This is not just a word, but a world-view-and an impressively ancient one, by the fleet-footed standards of most buzz-words. SYSTEMS, as in the anthropologists’ catch-phrase “systems thinking,” goes back at least to the 1940s, when no less than Margaret Mead was apparently involved in its coinage or promotion. It applied, then as now, to the discipline of understanding and analyzing human organization, whether social or industrial. And it no doubt still has some far narrower meaning in the more rigorous academic circles.
Elsewhere, though, SYSTEMS has sometimes become little more than a catchall euphemism for “how things get done.” It is an honest term with many dishonest uses. Thus it is that “systems reform,” that touchstone of modern philanthropy, was recently derided by a frustrated grant-seeker as meaning nothing more than “changing the way things get done around here.” That frank definition admittedly yanks a few unneeded plumes out of the feathered bonnet of systems reform. But it goes a bit far.
The popularity of SYSTEMS is not based just on a pilfering of its anthropological cachet. The word is so popular because, used for its proper purpose, it is practically without synonyms. Dr. Mead, who was a fairly clear writer and a brilliantly clear thinker, did not need fancy words to make herself seem important. She did, though, need a word that would describe the many-headed organism that people become when they weave their separate tasks and ranks and enterprises into a larger functioning whole. She used SYSTEMS because she needed it. And so do many others.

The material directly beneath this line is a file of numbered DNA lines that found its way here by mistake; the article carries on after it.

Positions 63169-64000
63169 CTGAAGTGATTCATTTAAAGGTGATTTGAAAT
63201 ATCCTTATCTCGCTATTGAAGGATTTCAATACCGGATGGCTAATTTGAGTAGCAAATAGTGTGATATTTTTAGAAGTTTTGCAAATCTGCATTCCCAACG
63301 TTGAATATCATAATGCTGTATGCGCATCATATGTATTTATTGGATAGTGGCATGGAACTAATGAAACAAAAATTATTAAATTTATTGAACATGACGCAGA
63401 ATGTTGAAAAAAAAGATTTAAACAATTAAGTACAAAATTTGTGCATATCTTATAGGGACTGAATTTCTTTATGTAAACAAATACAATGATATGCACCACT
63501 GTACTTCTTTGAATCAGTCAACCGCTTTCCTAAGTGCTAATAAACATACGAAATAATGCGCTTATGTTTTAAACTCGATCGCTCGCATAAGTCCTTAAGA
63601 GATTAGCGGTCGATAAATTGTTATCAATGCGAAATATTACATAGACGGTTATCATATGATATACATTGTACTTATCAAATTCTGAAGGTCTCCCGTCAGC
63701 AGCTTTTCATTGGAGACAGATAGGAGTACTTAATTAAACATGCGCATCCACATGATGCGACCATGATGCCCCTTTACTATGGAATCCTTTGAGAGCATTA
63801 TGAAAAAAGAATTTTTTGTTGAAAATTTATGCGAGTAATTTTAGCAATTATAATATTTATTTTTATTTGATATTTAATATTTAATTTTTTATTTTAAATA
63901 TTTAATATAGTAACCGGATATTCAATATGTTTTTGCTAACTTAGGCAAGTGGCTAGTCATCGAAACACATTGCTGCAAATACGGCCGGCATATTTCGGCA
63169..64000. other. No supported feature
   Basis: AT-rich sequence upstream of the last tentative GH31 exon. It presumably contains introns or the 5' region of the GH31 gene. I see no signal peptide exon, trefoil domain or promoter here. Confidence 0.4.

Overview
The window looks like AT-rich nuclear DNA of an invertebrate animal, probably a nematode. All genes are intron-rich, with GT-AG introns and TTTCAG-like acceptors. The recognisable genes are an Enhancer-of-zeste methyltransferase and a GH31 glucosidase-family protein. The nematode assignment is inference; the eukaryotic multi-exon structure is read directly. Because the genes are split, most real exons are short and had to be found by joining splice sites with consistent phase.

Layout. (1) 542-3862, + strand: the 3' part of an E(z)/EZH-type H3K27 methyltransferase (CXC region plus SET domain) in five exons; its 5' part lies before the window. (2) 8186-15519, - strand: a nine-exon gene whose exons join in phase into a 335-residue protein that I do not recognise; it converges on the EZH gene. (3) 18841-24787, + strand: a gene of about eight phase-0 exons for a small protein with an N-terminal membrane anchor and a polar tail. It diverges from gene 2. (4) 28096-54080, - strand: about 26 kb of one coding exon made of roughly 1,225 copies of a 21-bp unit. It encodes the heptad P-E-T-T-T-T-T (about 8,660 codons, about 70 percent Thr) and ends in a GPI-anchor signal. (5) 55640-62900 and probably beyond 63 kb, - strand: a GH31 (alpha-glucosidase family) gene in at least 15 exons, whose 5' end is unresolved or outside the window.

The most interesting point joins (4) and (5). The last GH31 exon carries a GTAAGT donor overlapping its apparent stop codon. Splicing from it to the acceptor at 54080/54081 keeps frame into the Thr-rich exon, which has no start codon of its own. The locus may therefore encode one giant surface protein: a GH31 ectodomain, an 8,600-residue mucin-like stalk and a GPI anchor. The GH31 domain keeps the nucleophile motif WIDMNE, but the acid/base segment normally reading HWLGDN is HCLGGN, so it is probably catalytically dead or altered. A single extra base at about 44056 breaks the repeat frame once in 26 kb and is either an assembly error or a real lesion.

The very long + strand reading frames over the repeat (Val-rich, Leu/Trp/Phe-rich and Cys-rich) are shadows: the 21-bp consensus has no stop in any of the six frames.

For example, when writing about schools and their regulatory superstructures, one can refer to “districts” or “hierarchies.” But in describing the formal universe that comprises all the districts, institutions, boards, and bureaucracies in a city or state, it is most concise and accurate to use “education system.” There is no other term for it. We are talking about something much too formal and regimented to be captured by the (admirably modest) phrase “how things get done in education.”
The trouble with SYSTEMS is that it has too many friends, and it is constantly being lured into bad company. The mere fact that a process is complicated, has many parts and participants, or serves multiple purposes doesn’t make it a system. The business of making a soufflé is a stupefyingly complicated and delicate procedure, but it is not a “system” in any sense that Margaret Mead would have understood. Neither are most organizations, government agencies, or Tax Code provisions “systems” in that strict sense, however much they may require the genius of a Margaret Mead to explain.
Strictly speaking, a system emerges when many independent actors engage in a mutually reinforcing collection of endeavors, the whole of which may be unknown to its various participants, and produce results that no individual players sought to (or could) produce on their own. The challenge for users of SYSTEM, therefore, is not automatically to find a more ordinary word. The challenge is to make certain that the putative “system” is really worthy of the name. If so, then the word isn’t jargon; it’s a technical term, properly applied.